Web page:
|LETTER TO THE EDITOR
|Year : 2015 | Volume
| Issue : 1 | Page : 66-68
New year's eve pediatric celebratory gunshot wound
Jonathan W Meadows1, Veronica T Tucci2, Dainius A Drukteinis3, Kevin Farquharson3
1 Department of Emergency Medicine, Tampa General Hospital, Tampa, Florida, USA
2 Department of Medicine, Baylor College of Medicine, Houston, Texas, USA
3 Department of Emergency Medicine, University of South Florida Morsani College of Medicine, Tampa, Florida, USA
|Date of Web Publication||2-Mar-2015|
Jonathan W Meadows
15 West 139th Street Apt: 7H, New York, NY - 10037
Source of Support: None, Conflict of Interest: None
|How to cite this article:|
Meadows JW, Tucci VT, Drukteinis DA, Farquharson K. New year's eve pediatric celebratory gunshot wound. Int J Crit Illn Inj Sci 2015;5:66-8
|How to cite this URL:|
Meadows JW, Tucci VT, Drukteinis DA, Farquharson K. New year's eve pediatric celebratory gunshot wound. Int J Crit Illn Inj Sci [serial online] 2015 [cited 2020 Jan 25];5:66-8. Available from: http://www.ijciis.org/text.asp?2015/5/1/66/152356
On New Year's Eve in 2011, a 12-year-old boy was transferred to the level 1 trauma center after he collapsed in a field with blood perfusing from his head; he had been watching fireworks with his family. Airway, breathing, and circulation were intact. The Glasgow coma scale (GCS) eye, verbal, and motor subscores were 1, 1, and 5, respectively. He was able to move his extremities and respond to all stimuli. On the secondary survey, blood was present in his ear canals and nose. The right eye was marked with proptosis and infraorbital ecchymosis. The bilateral upgoing plantar reflex (Babinski's sign) was noted. Initial laboratory examination was unremarkable. FAST exam was negative. The CT head study is shown in [Figure 1] and [Figure 2]. Based on the findings, the child was diagnosed with neurological trauma secondary to gunshot wound.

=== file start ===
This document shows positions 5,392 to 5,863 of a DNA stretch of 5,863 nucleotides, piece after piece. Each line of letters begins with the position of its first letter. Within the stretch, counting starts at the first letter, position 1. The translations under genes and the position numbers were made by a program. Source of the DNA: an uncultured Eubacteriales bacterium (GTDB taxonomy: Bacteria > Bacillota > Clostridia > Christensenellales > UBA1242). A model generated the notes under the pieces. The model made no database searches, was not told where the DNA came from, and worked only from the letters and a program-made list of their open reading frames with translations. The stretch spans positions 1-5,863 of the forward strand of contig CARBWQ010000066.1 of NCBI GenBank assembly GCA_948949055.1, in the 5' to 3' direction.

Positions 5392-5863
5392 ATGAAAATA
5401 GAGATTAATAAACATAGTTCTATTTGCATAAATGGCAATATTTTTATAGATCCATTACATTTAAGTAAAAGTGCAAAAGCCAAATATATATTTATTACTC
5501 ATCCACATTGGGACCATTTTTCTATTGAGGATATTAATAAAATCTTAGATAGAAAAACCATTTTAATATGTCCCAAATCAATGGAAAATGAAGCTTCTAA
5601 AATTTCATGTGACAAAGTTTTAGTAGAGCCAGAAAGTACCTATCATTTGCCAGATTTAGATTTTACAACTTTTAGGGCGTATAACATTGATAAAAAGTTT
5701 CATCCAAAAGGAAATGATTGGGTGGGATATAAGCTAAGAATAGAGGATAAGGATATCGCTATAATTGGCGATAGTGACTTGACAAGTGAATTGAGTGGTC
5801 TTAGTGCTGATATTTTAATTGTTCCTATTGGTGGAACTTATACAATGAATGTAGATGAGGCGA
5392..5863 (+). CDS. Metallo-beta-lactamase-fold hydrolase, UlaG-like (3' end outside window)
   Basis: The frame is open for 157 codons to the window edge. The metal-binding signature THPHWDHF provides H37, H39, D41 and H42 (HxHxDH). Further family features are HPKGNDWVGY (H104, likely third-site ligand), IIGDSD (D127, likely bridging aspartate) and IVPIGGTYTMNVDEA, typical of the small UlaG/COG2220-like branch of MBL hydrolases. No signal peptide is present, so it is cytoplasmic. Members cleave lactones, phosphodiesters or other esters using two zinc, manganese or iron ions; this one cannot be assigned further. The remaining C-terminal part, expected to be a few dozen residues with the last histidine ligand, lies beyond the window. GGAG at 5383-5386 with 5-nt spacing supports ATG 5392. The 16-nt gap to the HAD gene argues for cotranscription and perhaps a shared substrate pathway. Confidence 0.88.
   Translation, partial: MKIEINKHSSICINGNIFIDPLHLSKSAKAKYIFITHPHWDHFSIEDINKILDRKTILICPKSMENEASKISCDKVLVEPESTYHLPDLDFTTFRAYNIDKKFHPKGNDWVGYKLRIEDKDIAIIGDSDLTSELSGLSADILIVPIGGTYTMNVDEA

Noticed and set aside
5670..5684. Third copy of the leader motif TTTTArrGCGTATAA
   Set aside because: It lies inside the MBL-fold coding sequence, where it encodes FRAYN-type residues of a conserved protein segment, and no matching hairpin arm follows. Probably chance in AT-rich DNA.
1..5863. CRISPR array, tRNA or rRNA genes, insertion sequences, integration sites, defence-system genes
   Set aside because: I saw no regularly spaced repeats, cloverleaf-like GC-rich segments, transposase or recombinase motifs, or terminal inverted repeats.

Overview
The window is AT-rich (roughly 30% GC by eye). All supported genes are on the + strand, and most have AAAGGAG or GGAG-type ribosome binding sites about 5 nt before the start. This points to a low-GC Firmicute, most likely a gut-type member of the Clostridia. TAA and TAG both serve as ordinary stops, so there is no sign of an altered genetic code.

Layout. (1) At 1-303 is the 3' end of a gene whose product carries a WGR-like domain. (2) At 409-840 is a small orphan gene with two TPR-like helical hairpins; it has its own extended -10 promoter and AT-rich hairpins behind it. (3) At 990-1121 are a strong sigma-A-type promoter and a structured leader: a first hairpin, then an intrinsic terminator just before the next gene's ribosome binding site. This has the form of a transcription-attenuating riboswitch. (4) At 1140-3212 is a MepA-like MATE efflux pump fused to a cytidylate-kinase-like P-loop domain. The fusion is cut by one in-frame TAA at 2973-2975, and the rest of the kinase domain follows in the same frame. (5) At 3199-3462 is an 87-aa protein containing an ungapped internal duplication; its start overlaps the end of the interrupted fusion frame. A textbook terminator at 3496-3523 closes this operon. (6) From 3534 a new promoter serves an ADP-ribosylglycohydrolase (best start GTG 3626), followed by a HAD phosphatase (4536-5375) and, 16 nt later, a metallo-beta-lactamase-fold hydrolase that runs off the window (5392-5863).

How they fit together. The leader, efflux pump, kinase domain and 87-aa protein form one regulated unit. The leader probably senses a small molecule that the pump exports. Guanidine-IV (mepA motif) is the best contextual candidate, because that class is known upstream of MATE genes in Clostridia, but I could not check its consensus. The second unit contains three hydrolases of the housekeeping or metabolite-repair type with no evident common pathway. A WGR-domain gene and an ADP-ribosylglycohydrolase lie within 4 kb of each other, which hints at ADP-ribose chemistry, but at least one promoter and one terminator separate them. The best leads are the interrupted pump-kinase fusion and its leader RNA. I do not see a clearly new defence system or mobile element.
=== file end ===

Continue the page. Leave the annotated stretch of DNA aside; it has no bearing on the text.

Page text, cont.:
|Figure 1: Foreign body in maxillary sinus consistent with metallic object (i.e. bullet)|
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Standard in all head celebratory gunshot injuries (CGIs) and gunshot wounds (GSWs), consultations with trauma surgery, pediatric surgery, neurosurgery, and admission to pediatric ICU were expedited, followed by intensive therapy. The patient experienced full neurological recovery.
This case necessitated the basic understanding of physics, wound ballistics, unique considerations of CGIs, and associated legal issues. In general, the amount of energy transferred to the tissue is of greater importance than velocity. At the top of its parabolic flight, the combustive force equals the gravitational force and air resistance, creating a velocity of zero. Throughout this time-specific period, random external forces (wind patterns) change its flight trajectory.  This is supported by injury data. 
In general, injury includes the following:The bullet pierces the skin and skull, causing a beveling or a crater defect and the formation of a tunnel that is 3-4 times its diameter due to cavitation and other injury mechanisms. , Irregular bone fragments pass through the tissue. Periorbital ecchymosis ("raccoon eyes") occurs due to orbital plate fractures or increasing cerebrospinal pressure.  If there is an exit wound, it would generally form on the skull's outer surface in the form of a crater due to the tumbling trajectory in situ. 
Identifying CGI entrance and exit wounds is challenging due to the lack of forensic information such as soot deposits, seared wound edges, or tattoos from gunpowder deposits.  Victims and eyewitnesses do not report hearing any related sound prior to the impact or any confrontation, as was reported in this case.
There are two notable legal considerations. First, most states have mandatory gunshot wound reporting. Various organizations voluntarily report and compile information nationally (Centers for Disease Control, etc). Additionally, emergency physicians can serve as witnesses in legal proceedings, sometimes 6-12 months after the patient is discharged, although rare in case of CGIs. Clinical findings and sensitive patient information can be utilized. This calls for prudent documentation and acquiring additional forensic education as needed.  Physicians should continue to be stewards of patient privacy considering potential media involvement. Finally, preventative local advocacy efforts against CGIs can be strengthened with physician involvement. CGIs, although rare, present unique challenges in medical assessment, treatment, and documentation that have implications in daily clinical practice and future legal proceedings.
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[Figure 1], [Figure 2]